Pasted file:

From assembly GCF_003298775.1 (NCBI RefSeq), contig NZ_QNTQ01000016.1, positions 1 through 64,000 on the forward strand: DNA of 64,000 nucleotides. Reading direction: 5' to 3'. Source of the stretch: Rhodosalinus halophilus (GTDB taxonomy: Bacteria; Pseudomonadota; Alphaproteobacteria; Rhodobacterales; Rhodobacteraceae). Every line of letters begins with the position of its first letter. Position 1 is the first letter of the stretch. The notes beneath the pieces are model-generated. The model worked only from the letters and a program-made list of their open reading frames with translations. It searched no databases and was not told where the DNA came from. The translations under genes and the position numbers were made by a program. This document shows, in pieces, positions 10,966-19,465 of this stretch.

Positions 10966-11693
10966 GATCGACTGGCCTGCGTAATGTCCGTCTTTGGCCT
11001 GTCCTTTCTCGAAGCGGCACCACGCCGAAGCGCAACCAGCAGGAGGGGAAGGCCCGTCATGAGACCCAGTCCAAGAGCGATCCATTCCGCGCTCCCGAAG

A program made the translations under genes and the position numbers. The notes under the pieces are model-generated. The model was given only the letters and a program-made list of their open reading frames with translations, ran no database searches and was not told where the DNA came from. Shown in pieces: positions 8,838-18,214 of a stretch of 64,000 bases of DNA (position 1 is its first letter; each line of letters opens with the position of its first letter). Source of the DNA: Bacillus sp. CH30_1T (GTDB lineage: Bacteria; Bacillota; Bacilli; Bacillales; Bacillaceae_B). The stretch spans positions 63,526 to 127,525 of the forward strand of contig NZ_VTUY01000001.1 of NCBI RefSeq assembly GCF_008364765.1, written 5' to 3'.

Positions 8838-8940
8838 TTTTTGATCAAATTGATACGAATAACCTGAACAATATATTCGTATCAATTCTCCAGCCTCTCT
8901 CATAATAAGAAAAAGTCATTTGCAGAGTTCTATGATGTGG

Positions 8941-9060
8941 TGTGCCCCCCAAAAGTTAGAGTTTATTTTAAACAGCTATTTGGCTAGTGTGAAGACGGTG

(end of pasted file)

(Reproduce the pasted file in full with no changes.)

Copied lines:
From assembly GCF_003298775.1 (NCBI RefSeq), contig NZ_QNTQ01000016.1, positions 1 through 64,000 on the forward strand: DNA of 64,000 nucleotides. Reading direction: 5' to 3'. Source of the stretch: Rhodosalinus halophilus (GTDB taxonomy: Bacteria; Pseudomonadota; Alphaproteobacteria; Rhodobacterales; Rhodobacteraceae). Every line of letters begins with the position of its first letter. Position 1 is the first letter of the stretch. The notes beneath the pieces are model-generated. The model worked only from the letters and a program-made list of their open reading frames with translations. It searched no databases and was not told where the DNA came from. The translations under genes and the position numbers were made by a program. This document shows, in pieces, positions 10,966-19,465 of this stretch.

Positions 10966-11693
10966 GATCGACTGGCCTGCGTAATGTCCGTCTTTGGCCT
11001 GTCCTTTCTCGAAGCGGCACCACGCCGAAGCGCAACCAGCAGGAGGGGAAGGCCCGTCATGAGACCCAGTCCAAGAGCGATCCATTCCGCGCTCCCGAAG

A program made the translations under genes and the position numbers. The notes under the pieces are model-generated. The model was given only the letters and a program-made list of their open reading frames with translations, ran no database searches and was not told where the DNA came from. Shown in pieces: positions 8,838-18,214 of a stretch of 64,000 bases of DNA (position 1 is its first letter; each line of letters opens with the position of its first letter). Source of the DNA: Bacillus sp. CH30_1T (GTDB lineage: Bacteria; Bacillota; Bacilli; Bacillales; Bacillaceae_B). The stretch spans positions 63,526 to 127,525 of the forward strand of contig NZ_VTUY01000001.1 of NCBI RefSeq assembly GCF_008364765.1, written 5' to 3'.

Positions 8838-8940
8838 TTTTTGATCAAATTGATACGAATAACCTGAACAATATATTCGTATCAATTCTCCAGCCTCTCT
8901 CATAATAAGAAAAAGTCATTTGCAGAGTTCTATGATGTGG

Positions 8941-9060
8941 TGTGCCCCCCAAAAGTTAGAGTTTATTTTAAACAGCTATTTGGCTAGTGTGAAGACGGTG